Pregnant or something else?
Early pregnancy

Though a pregnancy test is the only way to know for sure, you may notice a number of pregnancy signs -- from fatigue to frequent urination. Read on to learn about the symptoms of pregnancy and find out if it's time for a trip to the doctor.

Could you be pregnant?

If you are experiencing several of these symptoms, it may be time to take a pregnancy test and make an appointment to see your doctor.

Missed period

For many women, the first sign that they are pregnant is a missed period. However, you should also keep in mind that a skipped period can be the result of other issues as well -- including extreme dietary changes, illness, side effect of medication, stress and a number of hormonal and fertility issues.

Spotting

Around 12-14 days after conception, some women have a small amount of bleeding -- spotting -- when the egg is implanted into the uterine lining. This type of spotting is usually light and lasts just a few days.

Tender breasts

Sore and tender breasts are a first sign of pregnancy for many women. The tenderness usually starts one to five weeks after conception. It's not a sure sign you are pregnant, however. Sore and tender breasts can also be due to birth control pills, your upcoming period and other hormonal changes.

Fatigue

Due to a rise in progesterone in the first one to six weeks of pregnancy, some women become fatigued, tired and lose focus and concentration. Of course, fatigue can be caused by numerous other reasons as well such as depression, excessive exercise, illness, stress and more.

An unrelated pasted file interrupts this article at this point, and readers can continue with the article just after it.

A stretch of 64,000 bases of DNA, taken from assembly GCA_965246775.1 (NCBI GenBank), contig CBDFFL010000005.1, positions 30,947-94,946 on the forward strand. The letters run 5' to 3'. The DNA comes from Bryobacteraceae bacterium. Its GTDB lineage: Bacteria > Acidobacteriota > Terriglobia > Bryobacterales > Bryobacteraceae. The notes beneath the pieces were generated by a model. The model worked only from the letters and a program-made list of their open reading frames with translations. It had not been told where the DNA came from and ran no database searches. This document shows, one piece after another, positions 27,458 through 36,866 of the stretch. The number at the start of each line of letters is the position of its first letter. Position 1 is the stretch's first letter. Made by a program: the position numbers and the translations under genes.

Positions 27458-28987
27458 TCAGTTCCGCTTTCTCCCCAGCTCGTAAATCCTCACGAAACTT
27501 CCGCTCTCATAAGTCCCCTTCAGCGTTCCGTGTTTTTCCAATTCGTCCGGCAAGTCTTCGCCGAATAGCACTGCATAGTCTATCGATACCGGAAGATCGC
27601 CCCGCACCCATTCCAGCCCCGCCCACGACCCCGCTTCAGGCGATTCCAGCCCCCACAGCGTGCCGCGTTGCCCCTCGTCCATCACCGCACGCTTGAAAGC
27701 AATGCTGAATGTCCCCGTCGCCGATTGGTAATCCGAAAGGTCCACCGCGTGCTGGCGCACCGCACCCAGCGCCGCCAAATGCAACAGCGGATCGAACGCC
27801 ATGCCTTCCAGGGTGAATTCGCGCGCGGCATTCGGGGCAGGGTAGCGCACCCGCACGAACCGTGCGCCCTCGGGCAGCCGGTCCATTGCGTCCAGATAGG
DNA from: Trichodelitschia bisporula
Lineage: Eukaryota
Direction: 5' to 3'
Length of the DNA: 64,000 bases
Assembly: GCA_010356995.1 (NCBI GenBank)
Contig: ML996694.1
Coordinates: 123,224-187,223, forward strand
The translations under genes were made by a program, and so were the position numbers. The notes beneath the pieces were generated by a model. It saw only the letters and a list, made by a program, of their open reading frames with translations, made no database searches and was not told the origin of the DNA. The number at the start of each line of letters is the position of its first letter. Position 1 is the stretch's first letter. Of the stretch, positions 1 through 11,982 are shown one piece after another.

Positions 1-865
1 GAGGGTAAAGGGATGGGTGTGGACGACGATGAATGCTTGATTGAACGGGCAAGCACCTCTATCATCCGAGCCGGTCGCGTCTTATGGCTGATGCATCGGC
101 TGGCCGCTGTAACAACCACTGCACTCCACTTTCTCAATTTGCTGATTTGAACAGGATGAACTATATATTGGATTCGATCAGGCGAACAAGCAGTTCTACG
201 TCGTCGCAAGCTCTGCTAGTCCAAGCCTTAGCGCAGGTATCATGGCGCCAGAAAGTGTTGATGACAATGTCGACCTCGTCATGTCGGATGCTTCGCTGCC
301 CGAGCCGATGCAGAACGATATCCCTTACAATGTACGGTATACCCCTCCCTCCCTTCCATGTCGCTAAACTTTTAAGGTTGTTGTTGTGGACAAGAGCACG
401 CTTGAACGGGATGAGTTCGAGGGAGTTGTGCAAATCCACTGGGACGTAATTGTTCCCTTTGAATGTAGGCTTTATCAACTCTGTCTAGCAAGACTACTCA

Food aversions

You probably know that many women have food cravings during pregnancy, but food aversions can be an early sign of pregnancy too. If suddenly certain foods make you wince or gag, it could be an early pregnancy symptom. Of the same vein, you may become very sensitive to certain smells (often cigarettes, cologne and other strong odours) in the first trimester.

Nausea and vomiting

Nausea and vomiting often starts two to eight weeks after conception. They call it morning sickness, but for many expecting mums, it's all day sickness. The only good thing about the nausea and vomiting associated with pregnancy is that it usually passes by 19 weeks.

Frequent urination

In the early stages of pregnancy, you uterus grows, pushing against the bladder and often triggering the need to urinate more often. Additonally, the extra blood and fluid in your body during pregnancy is excreted through your kidneys. If you are running to the toilet more often than usual, you could be pregnant.

More on pregnancy

3 Ways to bring on childbirth
Pregnant mums: What you need to know about prematurity
Essential nursery checklist

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